WASHINGTON — He should be getting ready to enjoy his time at home in Brainerd in August, but Rep. Rick Nolan — Minnesota’s lone voice on the House Transportation Committee — is frustrated.
Leading up to the past weekend, Senate Majority Leader Mitch McConnell abruptly announced an ambitious plan. He would lead the Senate in passing a bipartisan transportation funding bill — a real, six-year plan for funding the nation’s highway and infrastructure needs, not a stopgap. The bill, written by both Democrats and Republicans, would provide over $300 billion in transportation funding over the next six years.
There was a problem though — and that problem was the House, which leaves for summer recess on Friday. Even if the Senate passed McConnell’s plan — which it hasn’t — House members would have a scant few days to review the details. Given the unrealistic timeline for considering such a major piece of legislation, House Majority Leader Kevin McCarthy pronounced fellow-Republican McConnell’s plan dead-on-arrival. Instead, House members of both parties say the Senate should pass a short-term bill — highway funds run out at the end of July — and work on a long-term fix in the fall.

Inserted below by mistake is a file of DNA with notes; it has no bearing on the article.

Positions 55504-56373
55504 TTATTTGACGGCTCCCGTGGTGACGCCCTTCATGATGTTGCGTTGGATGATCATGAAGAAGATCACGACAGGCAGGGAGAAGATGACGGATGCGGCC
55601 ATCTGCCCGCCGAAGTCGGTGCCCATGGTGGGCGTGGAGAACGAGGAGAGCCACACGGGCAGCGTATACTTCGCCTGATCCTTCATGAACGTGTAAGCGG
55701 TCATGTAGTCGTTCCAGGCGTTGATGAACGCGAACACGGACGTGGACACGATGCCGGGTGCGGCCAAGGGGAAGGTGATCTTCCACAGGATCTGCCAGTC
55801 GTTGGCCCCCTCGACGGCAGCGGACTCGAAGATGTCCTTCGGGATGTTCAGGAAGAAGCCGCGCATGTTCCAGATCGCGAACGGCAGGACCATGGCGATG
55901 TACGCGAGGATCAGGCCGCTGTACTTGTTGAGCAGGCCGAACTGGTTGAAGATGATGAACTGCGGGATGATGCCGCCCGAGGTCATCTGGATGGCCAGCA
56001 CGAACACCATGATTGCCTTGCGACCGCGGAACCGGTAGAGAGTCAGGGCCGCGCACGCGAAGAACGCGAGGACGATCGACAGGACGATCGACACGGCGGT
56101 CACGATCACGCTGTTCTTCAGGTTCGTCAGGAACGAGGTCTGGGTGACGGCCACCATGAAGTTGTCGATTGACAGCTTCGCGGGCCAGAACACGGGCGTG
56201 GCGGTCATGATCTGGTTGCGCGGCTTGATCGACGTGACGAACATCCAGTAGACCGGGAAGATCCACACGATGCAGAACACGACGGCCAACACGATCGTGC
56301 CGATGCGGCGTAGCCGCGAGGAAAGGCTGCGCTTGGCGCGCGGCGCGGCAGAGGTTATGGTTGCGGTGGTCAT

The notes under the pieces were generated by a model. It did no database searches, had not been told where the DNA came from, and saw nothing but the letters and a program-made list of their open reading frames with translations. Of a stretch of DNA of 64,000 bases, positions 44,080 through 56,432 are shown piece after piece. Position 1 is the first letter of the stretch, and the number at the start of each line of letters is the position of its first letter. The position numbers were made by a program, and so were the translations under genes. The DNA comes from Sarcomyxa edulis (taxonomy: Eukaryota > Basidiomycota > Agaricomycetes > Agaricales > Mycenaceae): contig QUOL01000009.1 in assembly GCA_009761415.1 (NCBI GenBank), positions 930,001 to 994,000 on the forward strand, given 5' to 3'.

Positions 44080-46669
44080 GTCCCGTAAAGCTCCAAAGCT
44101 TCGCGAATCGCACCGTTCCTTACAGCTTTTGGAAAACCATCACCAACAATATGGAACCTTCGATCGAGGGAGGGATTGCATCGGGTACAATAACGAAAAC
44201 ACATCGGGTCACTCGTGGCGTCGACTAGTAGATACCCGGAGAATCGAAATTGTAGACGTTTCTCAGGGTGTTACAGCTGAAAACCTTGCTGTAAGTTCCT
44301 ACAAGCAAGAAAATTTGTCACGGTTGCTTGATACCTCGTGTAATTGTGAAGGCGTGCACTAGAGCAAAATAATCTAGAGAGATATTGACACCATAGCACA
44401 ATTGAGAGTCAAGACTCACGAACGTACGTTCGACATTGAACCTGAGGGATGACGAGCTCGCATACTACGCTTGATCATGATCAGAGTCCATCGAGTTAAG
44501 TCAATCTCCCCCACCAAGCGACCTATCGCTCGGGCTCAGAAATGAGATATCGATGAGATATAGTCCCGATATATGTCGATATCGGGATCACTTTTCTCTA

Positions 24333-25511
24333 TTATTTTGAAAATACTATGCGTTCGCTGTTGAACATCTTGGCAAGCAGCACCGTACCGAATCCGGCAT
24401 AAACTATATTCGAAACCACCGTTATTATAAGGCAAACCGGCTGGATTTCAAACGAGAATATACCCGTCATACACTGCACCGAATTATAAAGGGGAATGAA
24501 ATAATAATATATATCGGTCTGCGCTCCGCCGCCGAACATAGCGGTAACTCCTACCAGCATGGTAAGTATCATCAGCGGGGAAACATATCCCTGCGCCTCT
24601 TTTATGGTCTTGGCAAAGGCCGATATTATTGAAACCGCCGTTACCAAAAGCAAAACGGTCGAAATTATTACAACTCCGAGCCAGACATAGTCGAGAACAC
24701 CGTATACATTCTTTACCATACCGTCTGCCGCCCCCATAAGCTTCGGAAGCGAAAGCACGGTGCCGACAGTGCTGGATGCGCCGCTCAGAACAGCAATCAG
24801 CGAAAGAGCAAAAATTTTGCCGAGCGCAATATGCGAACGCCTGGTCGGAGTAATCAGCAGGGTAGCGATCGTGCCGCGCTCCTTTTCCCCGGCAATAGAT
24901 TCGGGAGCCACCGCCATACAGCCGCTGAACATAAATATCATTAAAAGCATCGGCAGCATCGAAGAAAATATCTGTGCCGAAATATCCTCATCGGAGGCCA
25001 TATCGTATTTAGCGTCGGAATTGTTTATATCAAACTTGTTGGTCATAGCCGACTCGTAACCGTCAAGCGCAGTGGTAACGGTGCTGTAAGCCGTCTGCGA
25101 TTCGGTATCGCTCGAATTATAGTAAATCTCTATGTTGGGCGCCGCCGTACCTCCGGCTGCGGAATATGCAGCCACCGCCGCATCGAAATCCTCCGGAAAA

Barring an unlikely turn of events, then, the federal government will continue to support the nation’s infrastructure as it has for the past eight years — with a stopgap funding measure that merely extends current federal policy. This would be the 34th time in a row.
Given that dismal record, it’s understandable why Nolan is discouraged by the latest twist in federal funding of the nation’s infrastructure. “I have no interest whatsoever as a member of the Transportation Highway Subcommittee in passing a six-year deal without any input from members of the House,” Nolan says. “It’s wholly, 100% unacceptable…now I find myself arguing for something I’ve been deploring, which is the short term extensions.”
Lost its luster
It’s a far cry from the days of Nolan’s predecessor from the Eighth District, Rep. Jim Oberstar. The 36-year congressman was known as a titan of transportation policy — when he died last year, former 6th District Congressman Vin Weber called him “the leading infrastructure expert of our time.”